Butterflies, birds and bees, Bees make honey. Butterflies flap their wings, Birds Fly in the breeze. Birds chirp and tweet, They sound so sweet, The bussing that I hear Is music to my ear. The squirrels are collecting nuts, Foraging and such. The trees grow nice and tall, Preparing for the fall. All the nuts are stored Beneath the earths floor. The busy, busy creatures Run to get some more. Pumpkin, squash, and apples Get ready for the samples. Plentiful is the harvest Coming forth in the handfuls. Kayla Zawada and Natalie Mosser
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Site-C Endangers BC Food Security By kia guindon
The history of Canada can be partially characterized by its addiction to profit at the expense of Mother Nature and those who depend on her for survival. The degradation of our forests, oceans, and other natural habitats is a reality Indigenous communities and environmentally conscious Canadians have been grappling with for decades. Although Canada continues to exploit its natural resources, activists across BC are standing up to harmful environmental practices by opposing the construction of Site-C. For those who don’t know, Site-C is the proposed project by BC Hydro to build a 60-meter high mega dam in the Peace River Valley of Northern British Columbia. The potential construction of this dam poses a very real threat to food security throughout BC as well as to Indigenous communities living in the area. If built, experts predict that Site-C could destroy some of the province’s most fertile farmland, effectively putting the future of BC’s food security under siege. The Peace River Valley contains 20% of BC’s best topsoil, giving it the potential to supply fresh and nutrient dense fruit and vegetables for up to a million people. The Valley is also home to many small farm owners who have worked tirelessly to sustain and foster community connection by providing families’ access to nutritious food. These farm owners face losing everything they’ve worked hard to obtain if Site-C were to be built. The future of food security in BC is an important issue for all British Columbians but holds significant pertinence for children living in the province.
It has now become common knowledge that there is a direct scientific correlation between health and poverty; the findings suggest that poverty has a 50% determinant over health outcomes. Fall/winter 2018 | 11
Much of this comes down to access to proper nutrition. Lowincome families often do not have the resources to provide their families with the food needed to sustain a healthy lifestyle. Without access to proper nutrition, children are put at a higher risk for a host of developmental and other health issues. BC already holds the highest rate of child poverty in Canada; with the building of the Site-C dam we might be putting an already at risk group of children in even further harm. Food insecurity in BC will be increased if the Site-C dam is built. Indigenous communities in BC also have cause to worry as these communities use the land not only for its material resources but also look to the land for spiritual and medicinal healing. Ancestral gravesides and other important cultural and historic sites would also be put at risk if the dam were to be built. Government officials claim to have consulted with Indigenous communities regarding the construction of Site-C, but individuals within these communities disagree and strongly feel as though their voices and their rights have been ignored and violated. 12 | RTF Zine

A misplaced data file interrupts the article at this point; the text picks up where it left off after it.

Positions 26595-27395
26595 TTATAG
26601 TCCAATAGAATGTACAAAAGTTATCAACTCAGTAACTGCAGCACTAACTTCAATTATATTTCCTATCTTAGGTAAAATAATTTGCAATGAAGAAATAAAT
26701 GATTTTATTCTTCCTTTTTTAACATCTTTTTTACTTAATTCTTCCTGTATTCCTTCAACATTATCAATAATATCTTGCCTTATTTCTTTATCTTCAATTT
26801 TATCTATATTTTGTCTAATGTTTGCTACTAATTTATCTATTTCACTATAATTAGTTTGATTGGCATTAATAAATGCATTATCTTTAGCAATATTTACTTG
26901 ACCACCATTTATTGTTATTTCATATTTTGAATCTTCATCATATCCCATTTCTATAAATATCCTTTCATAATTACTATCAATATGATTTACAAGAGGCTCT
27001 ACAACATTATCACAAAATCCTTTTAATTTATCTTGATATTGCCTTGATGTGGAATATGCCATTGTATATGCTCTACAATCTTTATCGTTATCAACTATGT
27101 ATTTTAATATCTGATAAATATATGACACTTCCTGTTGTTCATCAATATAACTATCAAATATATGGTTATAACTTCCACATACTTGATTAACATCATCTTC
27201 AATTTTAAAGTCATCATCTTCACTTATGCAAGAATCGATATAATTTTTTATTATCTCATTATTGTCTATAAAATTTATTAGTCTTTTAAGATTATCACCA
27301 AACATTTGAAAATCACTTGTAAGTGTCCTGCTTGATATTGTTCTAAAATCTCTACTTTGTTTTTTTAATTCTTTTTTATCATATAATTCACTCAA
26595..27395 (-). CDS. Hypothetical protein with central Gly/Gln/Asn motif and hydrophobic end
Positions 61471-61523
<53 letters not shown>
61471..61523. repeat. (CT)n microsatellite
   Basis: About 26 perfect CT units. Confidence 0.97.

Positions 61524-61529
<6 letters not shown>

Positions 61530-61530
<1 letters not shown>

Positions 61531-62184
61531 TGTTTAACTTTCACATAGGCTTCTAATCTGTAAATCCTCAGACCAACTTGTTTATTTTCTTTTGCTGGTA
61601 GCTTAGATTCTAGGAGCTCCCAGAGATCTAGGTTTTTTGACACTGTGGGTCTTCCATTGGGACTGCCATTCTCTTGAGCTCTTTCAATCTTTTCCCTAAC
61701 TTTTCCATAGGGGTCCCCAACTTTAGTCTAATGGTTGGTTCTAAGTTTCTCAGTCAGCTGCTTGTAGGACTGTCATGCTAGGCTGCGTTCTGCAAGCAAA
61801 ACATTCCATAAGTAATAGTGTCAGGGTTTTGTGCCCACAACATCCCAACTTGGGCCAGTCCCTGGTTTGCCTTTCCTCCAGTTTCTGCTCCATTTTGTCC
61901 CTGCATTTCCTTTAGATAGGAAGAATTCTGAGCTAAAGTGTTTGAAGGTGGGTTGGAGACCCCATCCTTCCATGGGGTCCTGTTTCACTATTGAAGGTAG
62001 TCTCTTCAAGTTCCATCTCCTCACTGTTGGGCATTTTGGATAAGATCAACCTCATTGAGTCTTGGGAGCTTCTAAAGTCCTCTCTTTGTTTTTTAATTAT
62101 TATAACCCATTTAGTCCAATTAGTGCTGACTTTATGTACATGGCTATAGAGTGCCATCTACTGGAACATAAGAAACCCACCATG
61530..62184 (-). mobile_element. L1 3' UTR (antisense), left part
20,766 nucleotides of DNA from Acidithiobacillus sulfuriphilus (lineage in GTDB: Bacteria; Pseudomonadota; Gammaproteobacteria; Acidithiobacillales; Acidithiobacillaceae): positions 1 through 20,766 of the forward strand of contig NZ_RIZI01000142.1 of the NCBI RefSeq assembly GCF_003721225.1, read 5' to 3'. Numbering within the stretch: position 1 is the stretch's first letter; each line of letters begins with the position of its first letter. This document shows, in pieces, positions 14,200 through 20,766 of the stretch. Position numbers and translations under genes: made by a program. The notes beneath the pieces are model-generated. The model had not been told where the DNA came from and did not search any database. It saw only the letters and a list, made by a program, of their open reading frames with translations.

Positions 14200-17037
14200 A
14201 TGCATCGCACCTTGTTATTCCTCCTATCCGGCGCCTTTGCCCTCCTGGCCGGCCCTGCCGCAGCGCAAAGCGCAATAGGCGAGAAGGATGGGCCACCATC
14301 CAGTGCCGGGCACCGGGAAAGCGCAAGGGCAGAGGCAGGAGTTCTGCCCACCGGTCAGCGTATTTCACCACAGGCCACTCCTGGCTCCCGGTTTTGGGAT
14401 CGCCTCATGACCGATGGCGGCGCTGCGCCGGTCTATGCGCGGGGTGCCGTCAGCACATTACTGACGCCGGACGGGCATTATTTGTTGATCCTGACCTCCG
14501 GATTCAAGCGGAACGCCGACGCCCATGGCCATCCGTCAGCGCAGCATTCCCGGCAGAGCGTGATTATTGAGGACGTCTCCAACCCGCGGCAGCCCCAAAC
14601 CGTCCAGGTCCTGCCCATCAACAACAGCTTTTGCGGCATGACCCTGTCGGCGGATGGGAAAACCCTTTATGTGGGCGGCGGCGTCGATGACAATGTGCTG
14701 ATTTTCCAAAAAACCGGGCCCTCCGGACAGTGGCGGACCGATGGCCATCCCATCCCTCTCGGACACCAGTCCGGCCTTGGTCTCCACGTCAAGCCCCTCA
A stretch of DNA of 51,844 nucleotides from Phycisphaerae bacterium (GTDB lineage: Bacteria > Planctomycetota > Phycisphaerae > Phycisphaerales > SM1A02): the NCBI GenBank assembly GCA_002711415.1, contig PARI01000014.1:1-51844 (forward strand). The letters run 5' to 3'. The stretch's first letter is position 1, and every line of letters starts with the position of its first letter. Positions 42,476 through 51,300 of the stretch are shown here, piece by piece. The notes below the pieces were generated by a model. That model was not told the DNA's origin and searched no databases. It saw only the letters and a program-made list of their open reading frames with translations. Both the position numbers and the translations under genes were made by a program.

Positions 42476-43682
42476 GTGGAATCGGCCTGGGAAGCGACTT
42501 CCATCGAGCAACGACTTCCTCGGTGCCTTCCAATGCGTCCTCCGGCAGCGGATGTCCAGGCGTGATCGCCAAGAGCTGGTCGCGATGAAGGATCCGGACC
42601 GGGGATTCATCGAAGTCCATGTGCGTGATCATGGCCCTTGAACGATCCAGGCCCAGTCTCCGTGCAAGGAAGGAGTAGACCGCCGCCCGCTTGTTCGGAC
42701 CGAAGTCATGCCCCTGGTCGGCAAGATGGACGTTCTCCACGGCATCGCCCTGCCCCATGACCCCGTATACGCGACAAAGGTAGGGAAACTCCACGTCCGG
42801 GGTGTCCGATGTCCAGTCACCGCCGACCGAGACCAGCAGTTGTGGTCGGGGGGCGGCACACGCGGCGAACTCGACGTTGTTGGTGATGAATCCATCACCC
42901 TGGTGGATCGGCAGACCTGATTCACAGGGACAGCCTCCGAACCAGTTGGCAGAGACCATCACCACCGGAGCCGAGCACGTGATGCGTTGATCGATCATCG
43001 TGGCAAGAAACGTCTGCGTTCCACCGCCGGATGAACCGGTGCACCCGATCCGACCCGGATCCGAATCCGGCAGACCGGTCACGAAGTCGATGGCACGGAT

Despite the potential perilous future Indigenous communities face in Northern BC, there is still cause for hope. The West Moberly and Prophet River First Nations have filed a court injunction arguing that construction of the dam would come in direct violation of Treaty No. 8 agreement. This treaty was signed in 1899 to ensure that Indigenous communities would have the constitutional right and legal protection to hunt, fish, and trap on their own land. The judge presiding over the case has stated that he hopes to have a decision on the injunction by late October.
While the West Moberly and Prophet River First Nations wait to hear back from the courts, there are still ways that citizens of BC can get involved in the fight to stop the Site-C dam. One option includes pestering MLAs by writing letters of opposition to the dam. Citizens can also show their opposition by holding protests at MLA offices and refusing to leave until they are heard. It is also important to support and look out for local grassroots organizations that are fighting to put a stop to the construction of Site-C. In the Peace River Valley these organizations include the Peace River Landowners Association, as well as the Peace Valley Environmental Association. Within Metro Vancouver citizens of BC can support and get involved with groups such as FightC, a non-partisan community based group engaged in the fight against Site-C. FightC works alongside Treaty 8 First Nations and informs people about the threat Site-C poses to BC food security, the future of BC farmlands, and Indigenous rights. Citizens can follow FightC on twitter @FightSiteC to get the latest updates on protests and other important information regarding the fight to stop Site-C.